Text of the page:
This year, Oliver Tambo would have turned 100 years old, had he been alive. In honour of Tambo, in the State of the Nation Address, President Jacob Zuma will reflect on his legacy and values. Activators reflect on what they have learned from the great man.
The opening of Parliament is around the corner, will you be tuned in? We’ve compiled a list of 10 reasons why you should be watching the State of the Nation Address next week.
Journalist, Mbasa Gqokoma sat down with Fees Must Fall activist, Lukhanyo May at the University of the Western Cape (UWC) to find out about the movements plan for 2017. He also took to the streets to hear if the youth has faith in youth institutions like the NYDA.
Following the controversy of the Grace Bible Church and celebrity Somizi Mhlongo last week, Prince Charles takes a look at how society could operate with a “godless morality.”
Mbasa Gqokoma sits down with educator, Liso Ntuli from the Haven Academy to talk about what needs to change in the current education system for the country to see positive results.
Koketso Marishane explains why he is irked at the hullabaloo that takes place at the beginning of every year when learners officially start their academic year.
Leadership is arguably the fundamental building block in the strengthening of a nation, moreover, self-leadership contributes dearly to that exercise. Singatha, a 2016 Activator, realises just how important the latter is and as such believes that the best leaders in the world are those that can get themselves to act right, rightfully honing self-discipline.
Koketso Marishane unpacks how the Limpopo Department of Education has, in his view, incorrectly ranked and given the top position in grade 12 results to the same school for a decade. He explains why it is incorrect.
As the State of the Nation Address (SONA) fast approaches, Florence de Vries takes a look at past SONA’s and youth policies that government has put in place to ensure that the youth of the country progress.
UNESCO MGIEP and Activate!Change Drivers are jointly launching the YESPeace Network- Southern African Region on January 26, 2017.
Throughout the Fees Must Fall demonstrations, we hardly heard from students who have secured funding or have the means to pay for their studies. The voices of those not affected by the staggering fee increases appears to be silent. Ramadimetja Makgeru caught up with two students who have funding to hear their thoughts on the Fees Must Fall movement.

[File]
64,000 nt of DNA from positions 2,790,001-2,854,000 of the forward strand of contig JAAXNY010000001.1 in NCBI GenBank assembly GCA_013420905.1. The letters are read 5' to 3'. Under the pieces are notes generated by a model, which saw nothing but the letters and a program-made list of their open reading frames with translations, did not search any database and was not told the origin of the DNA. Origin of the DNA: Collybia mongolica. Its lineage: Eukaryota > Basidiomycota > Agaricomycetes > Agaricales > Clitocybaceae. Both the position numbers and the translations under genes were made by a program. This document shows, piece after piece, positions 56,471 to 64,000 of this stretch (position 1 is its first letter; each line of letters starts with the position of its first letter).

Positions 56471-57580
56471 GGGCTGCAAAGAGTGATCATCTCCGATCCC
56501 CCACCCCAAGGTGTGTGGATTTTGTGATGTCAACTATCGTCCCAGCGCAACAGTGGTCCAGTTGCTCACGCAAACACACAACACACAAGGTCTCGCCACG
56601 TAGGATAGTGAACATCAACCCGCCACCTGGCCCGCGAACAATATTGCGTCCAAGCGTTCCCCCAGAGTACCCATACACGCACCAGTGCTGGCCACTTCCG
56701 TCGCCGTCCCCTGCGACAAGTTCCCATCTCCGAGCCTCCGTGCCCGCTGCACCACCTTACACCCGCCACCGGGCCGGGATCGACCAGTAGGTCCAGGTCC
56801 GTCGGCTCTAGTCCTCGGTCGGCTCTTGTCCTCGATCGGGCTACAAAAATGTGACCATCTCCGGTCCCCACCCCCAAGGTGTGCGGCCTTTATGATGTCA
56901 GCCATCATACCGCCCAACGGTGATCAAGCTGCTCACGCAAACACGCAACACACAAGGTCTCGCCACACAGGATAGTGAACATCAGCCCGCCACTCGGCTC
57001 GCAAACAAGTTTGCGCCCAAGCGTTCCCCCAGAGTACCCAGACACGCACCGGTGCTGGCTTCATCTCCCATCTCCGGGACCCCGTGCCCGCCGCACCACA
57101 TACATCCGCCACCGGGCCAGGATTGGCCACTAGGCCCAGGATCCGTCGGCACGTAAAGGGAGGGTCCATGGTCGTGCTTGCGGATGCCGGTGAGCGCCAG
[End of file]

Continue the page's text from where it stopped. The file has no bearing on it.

The State of the Nation Address is upon us and 2016 Activator, Zilungile Zimela explores some of the issues plaguing the country
Last year, Yolokazi Mfuto did not think she would attend the Ghana International Model UN conference, but against the odds she managed to secure funding to attend. She tells us about her experience as a South African representing the Netherlands.
The recently held US elections dominated mainstream discussions, both nationally and internationally. In South Africa, social media was buzzing with most of the exchanges, inclusive of animative cartoons, involving statements and the character of president-elect Donald John Trump, who rewrote the scripts of modern politics by defying most polls, predictions and narratives.
The entire country was shocked last week when the Department of Education said that the pass rate for mathematics would be lowered to 20% for certain learners. Is that a step forward or a step backward? Ramadimetja Makgeru shares her opinion on the matter.
Khumo Mokobane, a scholar of Theology, looks at the importance of Ubuntu and creating strong social bonds for change within a community.
As we close the 16 Days of Activism for no violence against women and children campaign, we should not forget that violence happens everyday. It is a conversation that needs to take place throughout the year. Mbasa Gqokoma takes a look at the effects of abuse suffered by children.
As we observe 16 Days of Activism, it is important for us to realise that women experience various forms of violence. Nomtika Mjwana explores the lack of reproductive justice as a form of violence.
Community safety is a huge problem in the township of Nyanga, Cape Town. One of the reasons Nyanga is named the murder capital of the country is because there’s only one police station in an overpopulated area.
Yolokazi Mfuto is very aware of the inaccuracy of gender stereotypes and calls on men and women to write a different narrative as these roles rarely communicate accurate information about certain groups.